These questions on his mind as he returned to the barracks, he ran into the last person he had any desire to see. He knew Yuushou had been summoned by Asen and wanted to know what his orders were. He’d been waiting to get the news from the horse’s mouth.
The man wearing red and black armor leaned back against the gate post. As soon as he spotted Yuushou, he grinned and said, “Rin’u, eh?”
“Yeah,” was all of Yuushou’s reply.
“Works for me,” Ukou said with a gloating look. “Happy as always to show you the way.”
Yuushou walked on without another word. Why Ukou? he muttered to himself. Asen turned to Ukou as well in the previous attempt on Gyousou’s life. When committing himself to as grave a matter as high treason, why did Asen pass over the lifelong retainers that had risen up the ranks with him and instead engage with people like Ukou?
Because if ordered to assassinate Gyousou, Yuushou was bound to harbor second thoughts.
Yuushou had no qualms about Gyousou being chosen as the new emperor. They belonged to the same military brotherhood. Yuushou respected him as an army general. Though he didn’t know Gyousou personally, he had no particular reason to dislike him. Of course, in terms of raw talent, he ranked Gyousou behind Asen. Asen was in every category the first among equals. Still, he had nothing bad to say about Gyousou.
So blithely consigning Gyousou to oblivion left a bad taste in his mouth. Were he ordered to, he had no inclination to refuse, though if he accepted such a mission, he doubted he would come away with any sense of accomplishment for having done so.
Gyousou was the emperor. He carried the Kingdom of Tai and everyone who lived there on his shoulders. More than killing the man, killing the long-awaited emperor struck a particularly bitter chord.
Moreover, grand treason was a grave sin and the greatest crime in the law, an offense against the kingdom and the people. If it was within his power to do so, Yuushou would dissuade Asen from continuing down this road. He naturally felt a strong resistance to participating in these events. Yet at the same time, he wanted to be involved.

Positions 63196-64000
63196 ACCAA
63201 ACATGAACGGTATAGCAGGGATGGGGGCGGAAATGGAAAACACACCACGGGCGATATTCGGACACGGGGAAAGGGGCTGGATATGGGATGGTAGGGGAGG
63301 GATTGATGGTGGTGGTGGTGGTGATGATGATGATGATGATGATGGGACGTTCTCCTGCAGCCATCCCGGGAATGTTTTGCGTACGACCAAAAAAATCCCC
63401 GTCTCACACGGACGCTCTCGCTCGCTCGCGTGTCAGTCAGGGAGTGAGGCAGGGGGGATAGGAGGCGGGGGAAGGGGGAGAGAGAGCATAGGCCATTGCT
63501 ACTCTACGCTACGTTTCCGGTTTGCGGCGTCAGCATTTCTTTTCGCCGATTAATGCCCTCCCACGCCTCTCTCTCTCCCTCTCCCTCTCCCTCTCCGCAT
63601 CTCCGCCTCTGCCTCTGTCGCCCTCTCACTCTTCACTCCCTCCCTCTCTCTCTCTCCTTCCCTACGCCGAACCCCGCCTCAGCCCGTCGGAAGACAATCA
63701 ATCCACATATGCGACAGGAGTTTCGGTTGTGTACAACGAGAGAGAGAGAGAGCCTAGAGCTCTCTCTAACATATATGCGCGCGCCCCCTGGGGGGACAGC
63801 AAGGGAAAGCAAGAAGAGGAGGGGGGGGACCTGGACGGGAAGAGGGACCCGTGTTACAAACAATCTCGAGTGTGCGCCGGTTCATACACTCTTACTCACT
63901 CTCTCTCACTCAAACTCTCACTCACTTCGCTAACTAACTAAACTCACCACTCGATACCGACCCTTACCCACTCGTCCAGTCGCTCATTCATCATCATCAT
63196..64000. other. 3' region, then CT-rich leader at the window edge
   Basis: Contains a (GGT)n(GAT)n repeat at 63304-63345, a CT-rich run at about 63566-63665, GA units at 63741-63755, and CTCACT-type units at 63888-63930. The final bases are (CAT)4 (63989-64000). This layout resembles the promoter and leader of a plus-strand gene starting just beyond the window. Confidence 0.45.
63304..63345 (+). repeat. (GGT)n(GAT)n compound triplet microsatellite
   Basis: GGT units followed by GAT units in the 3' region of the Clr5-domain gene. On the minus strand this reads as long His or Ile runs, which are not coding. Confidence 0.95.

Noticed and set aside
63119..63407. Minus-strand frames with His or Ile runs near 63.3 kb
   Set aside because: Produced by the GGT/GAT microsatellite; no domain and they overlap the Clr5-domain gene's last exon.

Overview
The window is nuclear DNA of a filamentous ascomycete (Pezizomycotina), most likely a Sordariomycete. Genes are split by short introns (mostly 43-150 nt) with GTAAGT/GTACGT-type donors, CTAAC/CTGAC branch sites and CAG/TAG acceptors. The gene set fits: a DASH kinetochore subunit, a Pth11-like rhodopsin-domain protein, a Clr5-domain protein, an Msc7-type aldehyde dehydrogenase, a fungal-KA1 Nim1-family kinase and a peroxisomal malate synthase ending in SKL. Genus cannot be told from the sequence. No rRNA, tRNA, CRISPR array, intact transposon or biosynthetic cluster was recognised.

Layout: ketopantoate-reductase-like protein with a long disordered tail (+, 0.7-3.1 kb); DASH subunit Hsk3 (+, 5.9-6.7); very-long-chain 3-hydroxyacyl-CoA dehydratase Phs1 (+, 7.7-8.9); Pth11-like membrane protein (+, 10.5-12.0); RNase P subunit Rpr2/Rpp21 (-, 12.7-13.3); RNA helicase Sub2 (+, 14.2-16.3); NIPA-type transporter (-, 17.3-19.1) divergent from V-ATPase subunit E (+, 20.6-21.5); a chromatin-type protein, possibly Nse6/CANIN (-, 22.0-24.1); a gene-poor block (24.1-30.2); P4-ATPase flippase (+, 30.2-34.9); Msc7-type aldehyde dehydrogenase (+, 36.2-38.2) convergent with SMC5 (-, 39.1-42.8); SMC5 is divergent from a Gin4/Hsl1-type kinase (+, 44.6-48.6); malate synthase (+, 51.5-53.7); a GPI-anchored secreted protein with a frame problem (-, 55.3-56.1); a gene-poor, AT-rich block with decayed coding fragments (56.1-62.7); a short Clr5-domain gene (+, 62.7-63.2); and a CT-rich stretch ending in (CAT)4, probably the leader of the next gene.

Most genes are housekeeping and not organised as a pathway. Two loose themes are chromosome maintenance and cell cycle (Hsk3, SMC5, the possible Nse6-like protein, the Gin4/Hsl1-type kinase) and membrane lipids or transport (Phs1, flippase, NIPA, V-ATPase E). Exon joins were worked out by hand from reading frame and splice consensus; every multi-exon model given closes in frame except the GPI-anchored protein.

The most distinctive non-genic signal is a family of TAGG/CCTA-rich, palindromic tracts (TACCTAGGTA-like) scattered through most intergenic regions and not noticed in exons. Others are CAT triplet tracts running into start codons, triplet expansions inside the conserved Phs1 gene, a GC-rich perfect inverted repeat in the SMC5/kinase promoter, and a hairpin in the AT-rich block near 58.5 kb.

Yuushou was a bundle of contradictions. He hoped to persuade Asen otherwise. You’re the only one I can trust. Perhaps those were the words he wanted to hear.
But Asen turned to Ukou instead. Yuushou loathed Ukou from the start. The previous dynasty saw the death of a particularly pompous and ineffectual general. Ukou was one of the soldiers furloughed in the aftermath. Requests and favors from above overrode any objections and he was assigned to Asen’s division under Hinken’s command.
His colleagues didn’t think much of him. He was said to be fearless. But lacking the skills, he reduced every fight to an indiscriminate brawl. He was not only upfront about his low and mean character, but shamelessly boasted about it to a discomfiting degree. Yuushou had seen nothing in him since to change his opinion.
There was a time when Asen would have gone out of his way to avoid associating with such a man. Yet it was Ukou to whom Asen assigned such critical tasks. Ukou grew even more full of himself as a result. Hinken had him transferred to Shinryou’s division, but Shinryou hailed from Gai Province and Ukou didn’t hide his disdain for the fact that Shinryou and the rest of them were his superior officers in name only.